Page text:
You can hate on a film as much as you like, but over-estimating its intent/impact would be rather dumb, no?
No, I didn't watch Sandeep Reddy Vanga's Kabir Singh, when it released in theatres. I'd seen Vanga's Arjun Reddy in Telugu—about a young, obsessive lover, with serious anger management issues, that Kabir Singh is a scene-by-scene remake of.
The original hadn't quite left me moved, or even deeply impressed. It's best to avoid a film (especially for reviewing purposes), if you can already recognise a prejudice within, before walking into its intended remake. Would I do the same if Mani Ratnam decided to remake Kaatru Veliyidai (2017) in Hindi—another mildly neurotic love-story centred on a hero with self-restraint issues? Hell, yeah.
But that's because, personally, as a viewer, I find it hard to empathise with a flawed lead, whose flaws outweigh any reasons that you might want to root for him/her—mainly in a romance, which is so much about wanting the girl to get together with the guy, in the first place.
Such prejudices, I notice, even extend in some people's cases, towards certain actors, whose off-screen actions they don't approve of. And so they hate on the fellow's films, regardless. Having so bought into the celebrity culture, they start to believe that a movie with a 300-plus crew (scripting onwards) is entirely an actor's sole piece of work.
Okay I'm specifically referring to certain folk who don't like, say, Salman Khan as a public person. And given that predisposition, should simply not be watching Salman Khan in a picture. Though anybody who says they don't hold similar biases isn't entirely lying. Just that they don't know. Biases, more often than not, in such matters, seem to reside in the unconscious. A prejudice, on the other hand, at its core, comes to the fore.
So, why did I go watch Kabir Singh in the cinema, finally? Because when a movie, directed by a South Indian director in Hindi, releasing on a non-festival/vacation weekend, starring a leading man hardly at the top of his game—loaded with every reason to fail, yet surpassing even the producer's expectations, to become the sleeper blockbuster of the year, raking in numbers that the Khans (Salman/Aamir/Shahrukh) are unable to touch—swiftly inches close to R200 crore at the box-office, you go in to watch the audience. Rather than the movie itself!
Which is what I did; with an eye on the screen, of course. The hall was half-packed on a day when Mumbai was nearly flooded. The gender-ratio was more in favour of women than usual. Most of the film's detractors, I observed on social media, attributed their hate to an inherent misogyny in the movie that glorifies its lead character—the 'tough guy', who preys on a pretty-much muted girl, who in turn falls for him. But did she have a choice?
That would equally apply to Arjun Reddy, starring the hulk-like Vijay Devarakonda. Only that baby-face Shahid Kapoor as Kabir Singh looks far less intimidating. To a point you wonder how he manages to spread so much 'dehshat' (horror) in his med-school, with his presence alone. But you go along (not so hard).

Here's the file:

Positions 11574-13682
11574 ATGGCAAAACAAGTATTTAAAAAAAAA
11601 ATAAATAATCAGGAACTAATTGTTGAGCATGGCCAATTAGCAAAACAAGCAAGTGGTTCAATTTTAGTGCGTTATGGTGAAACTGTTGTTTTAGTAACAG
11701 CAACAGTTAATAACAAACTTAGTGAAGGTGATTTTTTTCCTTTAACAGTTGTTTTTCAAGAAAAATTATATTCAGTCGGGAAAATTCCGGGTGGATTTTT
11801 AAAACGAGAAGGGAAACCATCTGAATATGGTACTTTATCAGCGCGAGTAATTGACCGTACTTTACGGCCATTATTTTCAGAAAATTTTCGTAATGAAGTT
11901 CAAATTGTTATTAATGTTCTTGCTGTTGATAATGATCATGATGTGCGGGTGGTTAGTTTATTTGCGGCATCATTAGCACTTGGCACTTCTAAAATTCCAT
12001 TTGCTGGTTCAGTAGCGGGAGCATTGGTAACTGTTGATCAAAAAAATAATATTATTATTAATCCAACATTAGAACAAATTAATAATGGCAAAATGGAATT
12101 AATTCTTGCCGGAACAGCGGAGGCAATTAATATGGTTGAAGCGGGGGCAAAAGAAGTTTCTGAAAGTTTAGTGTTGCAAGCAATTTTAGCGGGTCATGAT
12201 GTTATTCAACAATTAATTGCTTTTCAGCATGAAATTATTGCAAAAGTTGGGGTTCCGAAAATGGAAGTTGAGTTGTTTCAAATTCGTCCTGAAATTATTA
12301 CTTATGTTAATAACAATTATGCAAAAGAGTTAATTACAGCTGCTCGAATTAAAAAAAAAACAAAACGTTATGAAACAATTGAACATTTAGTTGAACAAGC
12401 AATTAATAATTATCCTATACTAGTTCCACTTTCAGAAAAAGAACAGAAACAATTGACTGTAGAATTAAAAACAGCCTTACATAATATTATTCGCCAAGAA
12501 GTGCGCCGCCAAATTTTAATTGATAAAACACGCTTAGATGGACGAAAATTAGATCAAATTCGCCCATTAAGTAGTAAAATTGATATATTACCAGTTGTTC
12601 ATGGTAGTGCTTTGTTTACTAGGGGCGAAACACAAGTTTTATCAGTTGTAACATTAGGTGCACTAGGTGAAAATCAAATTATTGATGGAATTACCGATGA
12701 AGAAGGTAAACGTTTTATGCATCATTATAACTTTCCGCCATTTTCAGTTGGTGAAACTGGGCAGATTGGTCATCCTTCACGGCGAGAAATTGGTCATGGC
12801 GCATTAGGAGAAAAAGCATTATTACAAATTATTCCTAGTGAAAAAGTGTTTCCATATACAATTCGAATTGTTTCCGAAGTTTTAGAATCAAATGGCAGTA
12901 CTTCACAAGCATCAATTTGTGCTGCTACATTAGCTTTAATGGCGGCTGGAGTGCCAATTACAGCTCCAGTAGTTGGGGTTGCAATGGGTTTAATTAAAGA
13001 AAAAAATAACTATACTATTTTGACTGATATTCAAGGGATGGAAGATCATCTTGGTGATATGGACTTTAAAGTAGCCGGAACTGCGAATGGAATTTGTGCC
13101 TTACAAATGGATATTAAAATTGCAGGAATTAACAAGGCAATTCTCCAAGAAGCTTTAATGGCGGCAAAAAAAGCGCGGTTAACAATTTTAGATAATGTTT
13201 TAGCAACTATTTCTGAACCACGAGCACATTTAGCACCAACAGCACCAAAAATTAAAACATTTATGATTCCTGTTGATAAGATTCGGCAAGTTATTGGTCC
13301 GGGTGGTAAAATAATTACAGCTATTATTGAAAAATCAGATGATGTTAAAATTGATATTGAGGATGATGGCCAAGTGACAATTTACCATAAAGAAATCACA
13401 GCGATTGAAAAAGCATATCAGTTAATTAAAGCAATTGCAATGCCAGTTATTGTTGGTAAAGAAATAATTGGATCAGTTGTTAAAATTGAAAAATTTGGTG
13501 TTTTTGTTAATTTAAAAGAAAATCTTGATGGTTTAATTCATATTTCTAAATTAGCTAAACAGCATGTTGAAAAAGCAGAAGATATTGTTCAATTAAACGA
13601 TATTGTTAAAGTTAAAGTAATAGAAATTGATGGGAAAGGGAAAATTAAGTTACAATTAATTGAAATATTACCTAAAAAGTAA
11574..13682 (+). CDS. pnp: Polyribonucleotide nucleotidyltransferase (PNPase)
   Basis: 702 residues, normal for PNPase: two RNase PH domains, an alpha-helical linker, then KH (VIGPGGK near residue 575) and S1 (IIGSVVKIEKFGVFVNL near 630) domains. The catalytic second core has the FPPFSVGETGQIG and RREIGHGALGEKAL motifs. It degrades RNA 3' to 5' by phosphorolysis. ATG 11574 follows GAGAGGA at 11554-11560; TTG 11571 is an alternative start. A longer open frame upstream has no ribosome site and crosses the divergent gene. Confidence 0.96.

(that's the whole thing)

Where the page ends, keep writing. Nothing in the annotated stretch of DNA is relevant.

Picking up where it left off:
This is hot on the heels of Padmaavat, where Kapoor played a relatively 'chomu'/meek Ratan Singh before the beastly Ranveer Singh as Alauddin Khilji. Kabir Singh isn't a part you would instantly associate with the teetotaller Kapoor.
Which explains a lot of what audiences have been repeatedly seeking lately—watching their actors transform before the big-screen (anti-casting, as it's called), in the service of popular entertainment. Rather than simply catching 'stars' from the days of yore. That performance draws you in. And nobody thinks Kapoor is personally condoning his actions in the pic (that's not his image), like Sallu fans from back in the day may have—watching Tere Naam!
What I had enjoyed about Arjun Reddy was the urbane class-topper, socially degenerating under the influence of drugs and alcohol. This was quite refreshing, given that substance-abuse is only viewed from the angle of a suicidal loser—losing it further still (Devdas/Dev.D). As against a functional addict, finding escape in coke/booze—carrying on with decadence, treating the present as a phase. This is far more common in cities than represented in cinema.
The audience, I could tell, were laughing at Kabir Singh. In the vein of watching a movie that is, in its essence, high on toxic masculinity, wading into 'risk wala' (unrequited) love—in contrast to the almost archetypal, androgynous, metro-sexual Bollywood hero, prancing around over 'ishq wala' love!
Would this male audience get encouraged by Kabir Singh's behaviour? Or would the women tolerate someone like him? Can't imagine any more than they would—regardless of this movie. Or any other. Most which end with good inevitably winning over evil. By that logic, moviegoers should be better human beings for that fact alone. The only tangible impact/influence the commercial success of Kabir Singh is ever likely to have, if at all, are more movies of the sort, in the short-term—before the novelty runs out. That's all.